The post-game isn’t as big as I’d like, but I suppose that’s what Pokemon Z will be for!
The games I played, enjoyed, but haven’t quite finished: Luigi’s Mansion: Dark Moon, Persona 4 Golden, Ys: Memories of Celceta, Zelda: A Link Between Worlds, Tales of Xillia, Mario & Luigi: Dream Team, Attack of the Friday Monsters.
No really, literally just one! I wrote the first word that came to mind when thinking of many of my friends, though I did occasionally have to skip one or two words that were already thought of for someone else. Enjoy and may you all, included in this list or not, have a great new year of 2014!
Hey there, friends and readers! It is currently below zero here in Montana, so you’re damn right I’m inside, next to the heater, curled up in a blanket, and surrounding myself with geeky pleasures, namely videogames and manga.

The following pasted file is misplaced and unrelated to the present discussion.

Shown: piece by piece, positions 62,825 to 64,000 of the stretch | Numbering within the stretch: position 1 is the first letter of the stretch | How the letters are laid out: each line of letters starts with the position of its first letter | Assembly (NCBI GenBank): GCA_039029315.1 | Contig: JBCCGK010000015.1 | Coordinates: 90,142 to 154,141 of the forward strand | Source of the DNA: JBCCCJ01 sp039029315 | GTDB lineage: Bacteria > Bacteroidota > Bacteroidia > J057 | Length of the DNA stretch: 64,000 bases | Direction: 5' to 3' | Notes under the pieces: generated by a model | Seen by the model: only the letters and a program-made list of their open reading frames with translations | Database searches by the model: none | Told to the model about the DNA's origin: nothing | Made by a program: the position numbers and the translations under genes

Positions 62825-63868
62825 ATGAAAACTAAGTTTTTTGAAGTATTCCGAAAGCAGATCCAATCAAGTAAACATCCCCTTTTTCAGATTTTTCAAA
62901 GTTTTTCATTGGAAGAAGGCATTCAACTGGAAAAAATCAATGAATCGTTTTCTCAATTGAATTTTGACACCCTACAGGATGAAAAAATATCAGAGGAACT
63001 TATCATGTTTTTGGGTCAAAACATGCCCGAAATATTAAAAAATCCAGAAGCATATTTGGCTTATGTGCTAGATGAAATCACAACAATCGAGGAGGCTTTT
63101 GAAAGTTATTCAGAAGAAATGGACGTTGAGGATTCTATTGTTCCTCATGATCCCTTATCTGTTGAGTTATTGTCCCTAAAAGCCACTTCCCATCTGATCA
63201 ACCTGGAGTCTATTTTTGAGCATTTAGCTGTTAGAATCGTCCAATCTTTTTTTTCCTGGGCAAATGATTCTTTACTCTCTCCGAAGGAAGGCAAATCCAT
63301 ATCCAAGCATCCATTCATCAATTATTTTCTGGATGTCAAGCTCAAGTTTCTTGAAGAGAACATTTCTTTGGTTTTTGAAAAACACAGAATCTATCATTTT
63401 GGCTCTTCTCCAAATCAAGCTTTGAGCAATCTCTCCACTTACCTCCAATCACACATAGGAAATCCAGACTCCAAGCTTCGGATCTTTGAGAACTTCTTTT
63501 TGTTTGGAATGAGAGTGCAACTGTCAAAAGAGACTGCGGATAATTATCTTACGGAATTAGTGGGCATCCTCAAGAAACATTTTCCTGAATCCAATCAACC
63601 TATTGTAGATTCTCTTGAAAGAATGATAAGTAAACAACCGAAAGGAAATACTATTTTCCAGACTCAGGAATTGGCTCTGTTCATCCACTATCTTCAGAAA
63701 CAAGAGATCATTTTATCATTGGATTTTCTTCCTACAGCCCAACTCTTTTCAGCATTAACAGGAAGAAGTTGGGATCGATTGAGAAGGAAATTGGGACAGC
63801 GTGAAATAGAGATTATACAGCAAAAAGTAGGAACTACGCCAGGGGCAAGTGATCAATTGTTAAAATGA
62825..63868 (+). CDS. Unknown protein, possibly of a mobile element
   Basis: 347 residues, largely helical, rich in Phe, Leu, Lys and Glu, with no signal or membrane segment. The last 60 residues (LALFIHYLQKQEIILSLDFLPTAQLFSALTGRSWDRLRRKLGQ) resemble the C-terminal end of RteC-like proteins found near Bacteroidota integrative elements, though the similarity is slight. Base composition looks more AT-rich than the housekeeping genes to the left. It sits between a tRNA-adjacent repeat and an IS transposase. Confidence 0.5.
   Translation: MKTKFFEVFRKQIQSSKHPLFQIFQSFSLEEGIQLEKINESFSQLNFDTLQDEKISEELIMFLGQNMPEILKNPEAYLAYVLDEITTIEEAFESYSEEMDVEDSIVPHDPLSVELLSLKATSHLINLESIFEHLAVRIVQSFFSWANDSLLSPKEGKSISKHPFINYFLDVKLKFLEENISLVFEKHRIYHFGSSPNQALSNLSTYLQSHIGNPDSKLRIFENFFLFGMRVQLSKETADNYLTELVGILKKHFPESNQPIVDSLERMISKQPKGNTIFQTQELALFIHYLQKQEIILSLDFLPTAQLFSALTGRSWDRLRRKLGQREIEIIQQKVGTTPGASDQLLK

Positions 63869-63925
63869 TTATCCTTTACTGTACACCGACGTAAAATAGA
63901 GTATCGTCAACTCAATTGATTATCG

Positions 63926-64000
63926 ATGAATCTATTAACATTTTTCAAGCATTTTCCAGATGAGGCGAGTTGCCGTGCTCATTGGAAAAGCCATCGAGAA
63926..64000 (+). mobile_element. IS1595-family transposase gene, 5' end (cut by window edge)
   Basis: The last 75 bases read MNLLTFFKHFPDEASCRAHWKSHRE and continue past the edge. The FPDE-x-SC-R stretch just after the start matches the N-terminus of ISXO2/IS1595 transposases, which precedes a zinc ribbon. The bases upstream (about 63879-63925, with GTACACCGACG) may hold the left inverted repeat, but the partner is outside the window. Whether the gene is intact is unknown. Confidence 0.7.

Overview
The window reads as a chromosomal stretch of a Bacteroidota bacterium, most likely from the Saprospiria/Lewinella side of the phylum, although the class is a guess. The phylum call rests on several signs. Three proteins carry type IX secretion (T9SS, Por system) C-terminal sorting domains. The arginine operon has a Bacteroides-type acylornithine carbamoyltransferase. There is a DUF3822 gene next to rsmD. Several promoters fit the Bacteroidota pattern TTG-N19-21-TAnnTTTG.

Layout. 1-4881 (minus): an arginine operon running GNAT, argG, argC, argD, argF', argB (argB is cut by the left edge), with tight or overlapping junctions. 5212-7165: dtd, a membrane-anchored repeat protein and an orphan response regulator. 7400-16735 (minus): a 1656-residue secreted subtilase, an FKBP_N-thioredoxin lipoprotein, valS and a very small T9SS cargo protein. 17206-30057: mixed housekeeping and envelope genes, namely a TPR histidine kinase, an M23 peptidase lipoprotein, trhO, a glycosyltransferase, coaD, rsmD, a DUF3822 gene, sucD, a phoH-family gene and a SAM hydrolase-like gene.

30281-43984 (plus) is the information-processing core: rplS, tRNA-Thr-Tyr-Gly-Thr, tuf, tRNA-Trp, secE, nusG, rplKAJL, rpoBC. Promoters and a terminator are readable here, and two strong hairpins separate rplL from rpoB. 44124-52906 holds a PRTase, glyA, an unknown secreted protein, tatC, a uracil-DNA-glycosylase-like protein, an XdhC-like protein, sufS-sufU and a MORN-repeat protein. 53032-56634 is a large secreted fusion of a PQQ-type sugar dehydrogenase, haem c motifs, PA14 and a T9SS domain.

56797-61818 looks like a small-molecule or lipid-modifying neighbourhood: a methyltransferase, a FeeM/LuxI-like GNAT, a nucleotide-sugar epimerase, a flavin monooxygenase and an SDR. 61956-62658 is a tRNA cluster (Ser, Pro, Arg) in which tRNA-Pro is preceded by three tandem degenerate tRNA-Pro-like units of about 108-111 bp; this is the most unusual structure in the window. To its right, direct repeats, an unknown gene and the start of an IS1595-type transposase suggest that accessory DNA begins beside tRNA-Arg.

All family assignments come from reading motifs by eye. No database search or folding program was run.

As you might know from my previous blog, I’m trying to work on my backlog! What you also might know is that I managed to skip PC games entirely. I have a lot of them, so maybe I subconsciously feared writing them down. But! I managed to tackle the biggest one: Skyrim.
I bought it on launch day for PC a couple years ago and played it to around 90 hours before other games stole my interest. I went back occasionally for a weekend of dragon killing, but never managed to finish the main story. That is until now, as I finally drove the empire out of my homeland.